Like Buick, Lincoln recently announced the final withdrawal of its cars, keeping only a lineup of four SUVs: the Corsair, Nautilus, Aviator and Navigator.
A very sad news which confirms that Lincoln has not been able to adapt to the new reality of the luxury car market.
For 20 years now, Lincoln has been talking about its relaunch in different ways. Unfortunately, business failures have multiplied, even on the utility side. A problem mainly related to the image of the brand, since in several cases, the product deserved a much better fate.
This is the case of the Continental, relaunched with great fanfare in 2017.
A last-chance car for Lincoln but which was nevertheless going to impress, being very faithful to the concept unveiled in 2015 in Detroit.
Before telling you about the Continental 2020, a brief review of this legendary car launched in 1939 and which, despite some temporary absences, has long been considered THE luxury car par excellence, still competing with Cadillac.
Until the late 1980s, imported luxury cars like Jaguar and Mercedes-Benz were still considered marginal. Lincoln did business in gold for decades, until the Continental was abandoned at the start of the new millennium.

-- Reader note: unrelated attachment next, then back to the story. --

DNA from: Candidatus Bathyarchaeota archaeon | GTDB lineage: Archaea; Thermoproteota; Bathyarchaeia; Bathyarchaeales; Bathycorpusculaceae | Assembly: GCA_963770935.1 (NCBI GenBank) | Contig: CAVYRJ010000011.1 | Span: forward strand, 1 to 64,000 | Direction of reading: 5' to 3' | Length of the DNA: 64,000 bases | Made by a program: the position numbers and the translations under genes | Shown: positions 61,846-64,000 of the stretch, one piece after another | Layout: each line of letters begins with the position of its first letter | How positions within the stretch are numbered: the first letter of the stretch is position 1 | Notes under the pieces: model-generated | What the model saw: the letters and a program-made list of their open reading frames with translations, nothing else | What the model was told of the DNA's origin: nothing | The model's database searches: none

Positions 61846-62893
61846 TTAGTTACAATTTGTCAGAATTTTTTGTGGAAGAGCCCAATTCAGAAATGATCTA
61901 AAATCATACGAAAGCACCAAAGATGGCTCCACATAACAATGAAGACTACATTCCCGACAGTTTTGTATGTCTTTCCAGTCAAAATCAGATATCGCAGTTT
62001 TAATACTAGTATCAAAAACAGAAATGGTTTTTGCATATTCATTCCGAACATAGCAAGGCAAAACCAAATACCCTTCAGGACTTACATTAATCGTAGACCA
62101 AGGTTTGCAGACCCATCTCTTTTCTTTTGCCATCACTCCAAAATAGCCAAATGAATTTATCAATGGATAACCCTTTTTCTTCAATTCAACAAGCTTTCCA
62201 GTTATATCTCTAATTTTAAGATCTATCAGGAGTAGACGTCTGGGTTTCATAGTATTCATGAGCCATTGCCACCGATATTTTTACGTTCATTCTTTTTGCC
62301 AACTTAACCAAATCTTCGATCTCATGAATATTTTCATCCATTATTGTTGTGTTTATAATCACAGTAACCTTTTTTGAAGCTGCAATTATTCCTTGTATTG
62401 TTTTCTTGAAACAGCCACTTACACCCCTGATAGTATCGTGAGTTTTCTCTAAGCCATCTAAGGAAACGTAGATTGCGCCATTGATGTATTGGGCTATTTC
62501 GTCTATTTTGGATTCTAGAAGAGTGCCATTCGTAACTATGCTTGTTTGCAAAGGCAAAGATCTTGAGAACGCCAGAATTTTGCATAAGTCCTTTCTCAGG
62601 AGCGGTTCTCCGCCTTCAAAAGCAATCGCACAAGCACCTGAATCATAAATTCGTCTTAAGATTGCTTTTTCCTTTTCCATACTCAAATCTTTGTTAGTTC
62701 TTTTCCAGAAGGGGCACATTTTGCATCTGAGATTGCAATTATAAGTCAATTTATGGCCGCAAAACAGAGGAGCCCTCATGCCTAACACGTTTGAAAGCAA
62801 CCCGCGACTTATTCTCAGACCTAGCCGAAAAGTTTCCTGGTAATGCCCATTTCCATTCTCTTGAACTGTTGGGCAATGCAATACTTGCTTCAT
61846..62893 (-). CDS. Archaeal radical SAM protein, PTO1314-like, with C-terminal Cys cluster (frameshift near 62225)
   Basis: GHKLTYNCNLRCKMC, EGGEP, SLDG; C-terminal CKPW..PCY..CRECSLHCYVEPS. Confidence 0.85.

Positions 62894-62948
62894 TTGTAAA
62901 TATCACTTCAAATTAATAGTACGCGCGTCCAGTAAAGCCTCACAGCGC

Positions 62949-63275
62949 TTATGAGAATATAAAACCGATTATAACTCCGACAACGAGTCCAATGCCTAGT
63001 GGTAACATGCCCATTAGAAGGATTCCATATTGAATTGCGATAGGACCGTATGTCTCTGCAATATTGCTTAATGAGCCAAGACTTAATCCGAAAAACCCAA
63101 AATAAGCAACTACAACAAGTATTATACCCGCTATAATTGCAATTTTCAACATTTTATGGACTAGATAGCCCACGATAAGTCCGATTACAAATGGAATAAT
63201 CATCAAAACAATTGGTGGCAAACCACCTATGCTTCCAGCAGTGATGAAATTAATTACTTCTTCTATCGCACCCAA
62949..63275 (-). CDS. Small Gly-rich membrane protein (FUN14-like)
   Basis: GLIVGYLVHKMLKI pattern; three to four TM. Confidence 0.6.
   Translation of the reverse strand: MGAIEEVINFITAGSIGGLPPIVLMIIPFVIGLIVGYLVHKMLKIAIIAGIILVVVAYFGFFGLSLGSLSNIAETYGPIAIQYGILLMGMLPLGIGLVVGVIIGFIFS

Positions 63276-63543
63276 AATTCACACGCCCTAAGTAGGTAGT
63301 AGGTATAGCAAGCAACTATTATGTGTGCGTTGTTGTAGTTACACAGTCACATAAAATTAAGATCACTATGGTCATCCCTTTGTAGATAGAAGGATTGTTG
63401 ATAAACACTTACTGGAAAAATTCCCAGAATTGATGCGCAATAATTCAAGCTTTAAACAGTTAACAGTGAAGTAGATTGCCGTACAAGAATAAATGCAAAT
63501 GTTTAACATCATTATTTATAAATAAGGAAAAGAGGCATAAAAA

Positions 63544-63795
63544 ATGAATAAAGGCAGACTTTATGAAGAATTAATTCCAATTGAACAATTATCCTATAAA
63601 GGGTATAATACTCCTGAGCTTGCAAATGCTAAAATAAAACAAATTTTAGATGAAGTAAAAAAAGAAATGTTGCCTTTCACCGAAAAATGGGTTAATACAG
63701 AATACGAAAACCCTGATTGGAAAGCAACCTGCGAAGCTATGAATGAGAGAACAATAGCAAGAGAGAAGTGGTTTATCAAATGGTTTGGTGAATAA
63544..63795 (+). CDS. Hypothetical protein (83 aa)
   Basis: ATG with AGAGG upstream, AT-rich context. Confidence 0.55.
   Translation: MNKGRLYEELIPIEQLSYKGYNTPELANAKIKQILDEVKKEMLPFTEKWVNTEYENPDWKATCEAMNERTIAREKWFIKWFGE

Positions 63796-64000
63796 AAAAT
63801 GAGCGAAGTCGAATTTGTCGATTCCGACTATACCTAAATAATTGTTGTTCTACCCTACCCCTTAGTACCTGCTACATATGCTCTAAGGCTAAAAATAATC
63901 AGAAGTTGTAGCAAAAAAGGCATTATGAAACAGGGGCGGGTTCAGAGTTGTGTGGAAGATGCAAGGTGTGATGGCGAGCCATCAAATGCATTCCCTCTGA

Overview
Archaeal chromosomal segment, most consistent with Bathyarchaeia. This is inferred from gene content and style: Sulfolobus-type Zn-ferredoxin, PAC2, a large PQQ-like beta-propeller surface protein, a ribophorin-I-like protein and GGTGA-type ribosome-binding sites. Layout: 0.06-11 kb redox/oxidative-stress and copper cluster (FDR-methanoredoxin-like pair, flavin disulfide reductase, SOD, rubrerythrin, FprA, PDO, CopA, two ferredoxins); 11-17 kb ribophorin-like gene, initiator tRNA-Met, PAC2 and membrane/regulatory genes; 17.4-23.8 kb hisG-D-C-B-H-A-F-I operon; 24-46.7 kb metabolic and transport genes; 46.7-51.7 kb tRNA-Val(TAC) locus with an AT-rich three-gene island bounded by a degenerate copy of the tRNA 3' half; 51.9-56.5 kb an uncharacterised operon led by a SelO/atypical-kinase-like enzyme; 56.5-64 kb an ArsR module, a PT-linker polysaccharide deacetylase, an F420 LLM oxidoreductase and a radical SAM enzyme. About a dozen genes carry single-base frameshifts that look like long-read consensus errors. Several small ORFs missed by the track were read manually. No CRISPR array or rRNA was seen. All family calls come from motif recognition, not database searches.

At this point, the Continental no longer respected the tradition of the models of yesteryear and was no match for European and Asian luxury models like Acura and Lexus.
Relaunched in 2017, the Continental aimed to seduce North American customers, but especially Chinese, in a traditional way, among whom the brand’s image is not perceived in a pejorative way.
On the road to the Islands
I have traveled some 1,400 km with this car so far through New Brunswick forest roads. Rough roads, but winding, which allowed me to rediscover this car for one last time.
Can I recommend its purchase? Yes, absolutely, but on the used market!
You will find used 2017 or 2018 models with very low mileage for a price ranging from $ 30,000 to $ 35,000.
Very rare 2019 models: only 177 units sold in Canada in 2019.